As many states receive clearance for employees to return to the workplace, employers may be asking questions related to hiring that have compliance impact. Always consult your legal team for advice, but here are some important considerations beyond the health and safety concerns.
It’s critical to consider the risks with your legal team and carefully follow good practices. While some state laws may address this situation generally, employers are at liberty to hire selectively with some caveats.
Employers should review their policies and follow them to the extent that they address layoffs and recalls. For example, some employers may have policies that require giving preferential treatment to previous employees.
Employers should also be careful to avoid the risk of wrongful termination or discrimination based on a protected class. Pay attention to your selection process to ensure that your criteria would withstand legal scrutiny and that the requirements are applied consistently.
Another way to mitigate risk is to review all communications that hiring managers had with former employees to confirm that commitments were not made that could have created a contractual obligation to hire back specific individuals.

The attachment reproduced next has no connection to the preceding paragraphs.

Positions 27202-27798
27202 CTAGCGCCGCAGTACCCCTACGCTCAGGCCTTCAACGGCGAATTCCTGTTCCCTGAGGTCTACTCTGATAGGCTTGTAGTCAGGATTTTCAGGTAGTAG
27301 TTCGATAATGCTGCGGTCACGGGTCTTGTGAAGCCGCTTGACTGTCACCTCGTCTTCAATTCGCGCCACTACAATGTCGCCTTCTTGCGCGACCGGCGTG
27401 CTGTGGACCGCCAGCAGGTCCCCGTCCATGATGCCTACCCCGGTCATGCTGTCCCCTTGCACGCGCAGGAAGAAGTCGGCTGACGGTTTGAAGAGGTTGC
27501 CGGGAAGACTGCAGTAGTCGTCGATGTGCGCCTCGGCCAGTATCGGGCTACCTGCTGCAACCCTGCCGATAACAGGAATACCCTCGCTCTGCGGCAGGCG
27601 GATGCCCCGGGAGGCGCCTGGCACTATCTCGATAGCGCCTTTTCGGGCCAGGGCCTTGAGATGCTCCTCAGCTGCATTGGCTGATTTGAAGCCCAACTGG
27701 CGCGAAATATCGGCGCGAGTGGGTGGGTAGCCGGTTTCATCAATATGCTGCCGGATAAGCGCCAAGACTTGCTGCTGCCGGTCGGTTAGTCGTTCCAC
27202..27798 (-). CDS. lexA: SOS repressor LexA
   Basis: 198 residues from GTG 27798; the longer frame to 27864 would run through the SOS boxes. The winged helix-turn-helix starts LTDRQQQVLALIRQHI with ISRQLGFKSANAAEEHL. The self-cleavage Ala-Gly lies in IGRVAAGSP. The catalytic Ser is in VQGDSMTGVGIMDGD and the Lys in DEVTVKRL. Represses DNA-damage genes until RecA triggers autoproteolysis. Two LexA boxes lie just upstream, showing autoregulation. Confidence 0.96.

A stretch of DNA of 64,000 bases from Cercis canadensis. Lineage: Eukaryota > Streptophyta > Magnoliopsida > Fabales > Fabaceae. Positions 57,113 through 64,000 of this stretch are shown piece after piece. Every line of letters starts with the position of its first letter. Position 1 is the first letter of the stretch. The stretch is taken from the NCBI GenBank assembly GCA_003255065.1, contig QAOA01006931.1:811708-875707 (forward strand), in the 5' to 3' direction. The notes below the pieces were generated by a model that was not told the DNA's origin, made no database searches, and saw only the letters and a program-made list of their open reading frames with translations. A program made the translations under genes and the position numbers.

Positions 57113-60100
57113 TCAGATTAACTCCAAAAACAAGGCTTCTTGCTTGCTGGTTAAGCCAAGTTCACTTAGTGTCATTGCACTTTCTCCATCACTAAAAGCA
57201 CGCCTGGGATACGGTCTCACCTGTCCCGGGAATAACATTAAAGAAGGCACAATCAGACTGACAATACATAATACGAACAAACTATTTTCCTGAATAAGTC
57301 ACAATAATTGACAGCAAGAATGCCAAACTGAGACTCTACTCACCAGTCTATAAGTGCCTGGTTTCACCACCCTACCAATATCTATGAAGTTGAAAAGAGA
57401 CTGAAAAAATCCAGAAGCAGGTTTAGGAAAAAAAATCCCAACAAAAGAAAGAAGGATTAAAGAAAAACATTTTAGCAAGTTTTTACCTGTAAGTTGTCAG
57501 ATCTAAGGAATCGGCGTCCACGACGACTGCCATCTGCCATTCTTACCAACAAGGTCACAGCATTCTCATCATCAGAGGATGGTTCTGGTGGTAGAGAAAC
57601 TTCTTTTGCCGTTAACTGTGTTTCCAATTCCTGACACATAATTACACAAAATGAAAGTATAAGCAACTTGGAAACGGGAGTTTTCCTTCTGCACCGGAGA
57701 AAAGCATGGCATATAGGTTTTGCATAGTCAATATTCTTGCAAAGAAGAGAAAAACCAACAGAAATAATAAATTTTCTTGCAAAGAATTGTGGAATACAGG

Be sure to use fair, objective, and documented processes to determine which employees are rehired. Avoid making hiring decisions based on an employee’s previous salary because older employees tend to earn more than younger workers. If a performance-based strategy is used to determine who should be rehired, it’s important to rely on unbiased criteria and memorialize the process involved in making those decisions.
Note: If your organization has a
unionized workforce, then you should refer to your Collective Bargaining
Agreement (CBA) and comply with requirements dictated by the NLRB (National
Labor Relations Board) when it’s time to rehire or recall employees from
who were temporarily furloughed do not need to complete a new Form I-9 as long
as they were not terminated and rehired.
For employers who have implemented the remote verification process outlined by the USCIS, any Form I-9s for new employees who were hired during COVID-19 should now be updated. Documents presented to confirm legal employment status should be reviewed in person, and the original Form I-9 should be updated, dated, and initialed. For more details, refer to our previous blog post on this topic.
For additional information and relevant statistics on the impact of COVID-19 on recruiting and rehiring, please refer to our webinar presented by Jim Buchanan, CEO of Cadient Talent.